Governor Phil Donnelly called for the state to look forward to the obligations and opportunities of a post-war world when he was sworn in for his first term in 1945. Donnelly, who had been in the legislature for twenty-two years before becoming governor, also knew the state faced challenges when the war ended in an American victory.  He knew it would take “hardheaded resistance” by the governor and the legislature from pressure groups wanting the state to spend an eighteen-million dollar surplus generated by a wartime economy. He said it was a “moral obligation” to set the money aside to take care of “some of the damage this war will inflict on Missouri.”  He knew the state’s unemployment compensation fund would be stressed when war industries closed and laid off thousands of Missourians.  He also knew the war had given “immense impetus to the development of peacetime aviation and called for actions to insure development of airports.

Missouri and the nation were well into the Great Depression when former Congressman Henry Caulfield urged the legislature on January 3, 1929, to practice a “rigid economy,” saying, “It is difficult, if not impossible, for us to conduct the state government properly within present revenue, yet it is our duty not to permit our expenditures to exceed the expectant income.  The practice of over-appropriating the estimated revenue on the theory that the Governor will withhold portions of the sums appropriated is not to be commended. I urge you to limit strictly your appropriations in the aggregate to the amount of the estimated revenue. If, not withstanding the amount of the estimated revenue is not sufficient to meet the stat needs, then I respectfully suggest that you should make provisions for an increase in revenue.”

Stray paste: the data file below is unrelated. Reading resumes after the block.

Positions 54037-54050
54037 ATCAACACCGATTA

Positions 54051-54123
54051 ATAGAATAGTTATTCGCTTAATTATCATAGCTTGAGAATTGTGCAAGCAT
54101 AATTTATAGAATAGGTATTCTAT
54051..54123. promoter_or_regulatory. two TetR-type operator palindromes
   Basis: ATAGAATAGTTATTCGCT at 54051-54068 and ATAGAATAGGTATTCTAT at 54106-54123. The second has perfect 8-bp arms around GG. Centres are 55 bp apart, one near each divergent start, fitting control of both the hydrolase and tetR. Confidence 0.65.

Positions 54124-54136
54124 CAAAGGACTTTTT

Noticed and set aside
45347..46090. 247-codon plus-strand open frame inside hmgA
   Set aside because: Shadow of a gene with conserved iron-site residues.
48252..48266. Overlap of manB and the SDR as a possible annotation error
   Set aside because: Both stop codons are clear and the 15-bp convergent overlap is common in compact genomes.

The 1921 inaugural address of Governor Arthur M. Hyde is notable for the history it observed and for a message that might resonate these ninety-six years later. Hyde was the first governor inaugurated in the rotunda of the new capitol.  The first line of his speech noted a historic chance in Missouri: “The men and women of Missouri have spoken.”   Hyde was the first governor elected after women got the right to vote.

He continued: “Their voice was no uncertain one. The pluralities given to the Republican party were the largest ever given to any party in the history of the State. To the party has come complete control of the Legislature. Every elective official is a Republican.”  But he cautioned against self-congratulation or exultation because of the promises made during the campaign. He said, “We have duties to perform, pledges to redeem, work to do. The largeness of our pluralities measures only the greatness of our opportunities and the solemnity of our duty.”